Russia’s Exit From Syria

President Vladimir Putin on Monday ordered the withdrawal of the “main part” of his forces that are fighting on behalf of Bashar al-Assad.

RIA Novosti / Reuters

President Vladimir Putin has ordered the withdrawal of Russian troops from Syria, where Russia has been bombing insurgent groups and supporting the Syrian government for the past five months, Russian state media reported.

In a surprise move, Putin said Monday the removal of the “main part” of Russian military in Syria will begin Tuesday.

“I think that the task given to the ministry of defense has been mainly accomplished,” the Russian president said at a meeting with Russia’s defense and foreign-affairs ministers.

The decision comes as the various factions involved in Syria’s civil war began United Nations-mediated peace talks in Switzerland Monday. Russian state media said Putin’s decision was made in agreement with Syrian President Bashar al-Assad, a longtime ally of Moscow.

Last October, Russia announced an air campaign against targets in Syria it described as terrorist organizations, including the Islamic State and al-Qaeda affiliated groups. Its involvement marked the country’s first military operation outside Europe since the 1980s, when it invaded Afghanistan.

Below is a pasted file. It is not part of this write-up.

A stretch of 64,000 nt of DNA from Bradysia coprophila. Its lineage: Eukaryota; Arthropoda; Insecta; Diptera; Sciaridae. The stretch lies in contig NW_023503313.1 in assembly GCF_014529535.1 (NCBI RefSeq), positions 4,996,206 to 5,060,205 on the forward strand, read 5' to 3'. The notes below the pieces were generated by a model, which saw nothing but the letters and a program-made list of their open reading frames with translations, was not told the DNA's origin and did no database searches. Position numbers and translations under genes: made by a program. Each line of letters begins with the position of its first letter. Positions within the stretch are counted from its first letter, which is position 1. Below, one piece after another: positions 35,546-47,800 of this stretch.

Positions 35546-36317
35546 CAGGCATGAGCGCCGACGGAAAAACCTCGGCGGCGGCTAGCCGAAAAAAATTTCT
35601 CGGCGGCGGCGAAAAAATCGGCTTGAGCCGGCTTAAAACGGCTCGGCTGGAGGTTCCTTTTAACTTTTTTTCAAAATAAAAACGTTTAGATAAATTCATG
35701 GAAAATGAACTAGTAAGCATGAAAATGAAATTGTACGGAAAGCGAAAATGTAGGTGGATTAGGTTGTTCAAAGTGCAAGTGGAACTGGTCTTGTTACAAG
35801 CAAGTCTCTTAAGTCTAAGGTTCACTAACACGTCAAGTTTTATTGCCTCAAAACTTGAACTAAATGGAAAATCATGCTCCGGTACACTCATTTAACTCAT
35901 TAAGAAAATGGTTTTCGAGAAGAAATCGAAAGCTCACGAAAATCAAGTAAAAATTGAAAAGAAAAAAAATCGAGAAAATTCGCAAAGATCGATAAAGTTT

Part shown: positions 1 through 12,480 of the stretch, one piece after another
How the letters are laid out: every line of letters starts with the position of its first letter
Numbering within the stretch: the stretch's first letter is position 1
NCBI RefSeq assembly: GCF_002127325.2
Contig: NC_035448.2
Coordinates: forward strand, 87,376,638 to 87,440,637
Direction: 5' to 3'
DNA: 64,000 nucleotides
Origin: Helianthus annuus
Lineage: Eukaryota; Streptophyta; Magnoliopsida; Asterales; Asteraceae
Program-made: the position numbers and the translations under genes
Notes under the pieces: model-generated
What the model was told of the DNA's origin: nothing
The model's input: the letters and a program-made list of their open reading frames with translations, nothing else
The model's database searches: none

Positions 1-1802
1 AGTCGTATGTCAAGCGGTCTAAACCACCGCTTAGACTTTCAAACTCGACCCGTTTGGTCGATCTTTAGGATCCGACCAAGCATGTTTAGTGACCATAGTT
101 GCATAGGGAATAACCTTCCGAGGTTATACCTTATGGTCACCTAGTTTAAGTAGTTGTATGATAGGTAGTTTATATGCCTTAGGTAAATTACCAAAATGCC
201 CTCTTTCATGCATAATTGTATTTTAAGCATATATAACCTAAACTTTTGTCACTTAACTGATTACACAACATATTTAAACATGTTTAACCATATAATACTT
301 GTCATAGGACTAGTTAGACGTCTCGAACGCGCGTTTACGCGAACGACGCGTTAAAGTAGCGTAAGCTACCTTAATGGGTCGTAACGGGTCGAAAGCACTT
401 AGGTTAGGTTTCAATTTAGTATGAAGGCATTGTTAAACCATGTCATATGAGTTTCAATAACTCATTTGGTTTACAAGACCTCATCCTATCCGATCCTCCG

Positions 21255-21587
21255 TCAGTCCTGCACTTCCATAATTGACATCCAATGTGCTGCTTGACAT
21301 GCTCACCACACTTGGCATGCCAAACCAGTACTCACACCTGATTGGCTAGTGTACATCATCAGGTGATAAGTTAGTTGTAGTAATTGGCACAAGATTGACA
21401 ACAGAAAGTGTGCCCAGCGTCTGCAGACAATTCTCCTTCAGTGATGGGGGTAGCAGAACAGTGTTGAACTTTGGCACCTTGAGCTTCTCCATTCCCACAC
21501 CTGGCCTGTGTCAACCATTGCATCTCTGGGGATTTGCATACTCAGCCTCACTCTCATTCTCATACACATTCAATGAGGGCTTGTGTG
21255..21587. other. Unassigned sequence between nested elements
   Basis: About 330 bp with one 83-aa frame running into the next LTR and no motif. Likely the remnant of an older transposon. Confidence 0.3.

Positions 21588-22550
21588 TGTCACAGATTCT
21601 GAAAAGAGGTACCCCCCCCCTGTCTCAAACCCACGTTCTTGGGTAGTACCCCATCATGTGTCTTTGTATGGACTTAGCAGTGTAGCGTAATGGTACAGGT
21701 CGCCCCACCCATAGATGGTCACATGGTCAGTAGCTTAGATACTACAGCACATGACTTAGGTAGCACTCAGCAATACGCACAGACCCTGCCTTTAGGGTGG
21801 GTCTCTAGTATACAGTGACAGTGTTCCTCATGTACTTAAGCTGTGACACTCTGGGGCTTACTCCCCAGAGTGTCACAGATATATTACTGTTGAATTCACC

Two days before the first airstrikes, Putin gave a speech at the annual United Nations General Assembly that hinted at Russia’s forthcoming intervention in Syria.

“We think it is an enormous mistake to refuse to cooperate with the Syrian government and its armed forces, who are valiantly fighting terrorism face to face,” he said back then.

The first spate of Russian airstrikes appeared to hit areas where the Islamic State was not present, and were aimed at territory controlled by rebel groups opposed to Assad. The U.S. and Russia, who are on opposing sides regarding the Assad government, traded criticism over who was bombing what. But last month, the two countries, along with European and Arab nations, together brokered a temporary cease-fire among the parties involved in the Syrian civil war. UN officials say the accord has led to a significant reduction in violence, despite some violations.

The Syrian government, backed by Russian airstrikes, has recently made gains in capturing territory held by both rebel groups and Islamic State militants.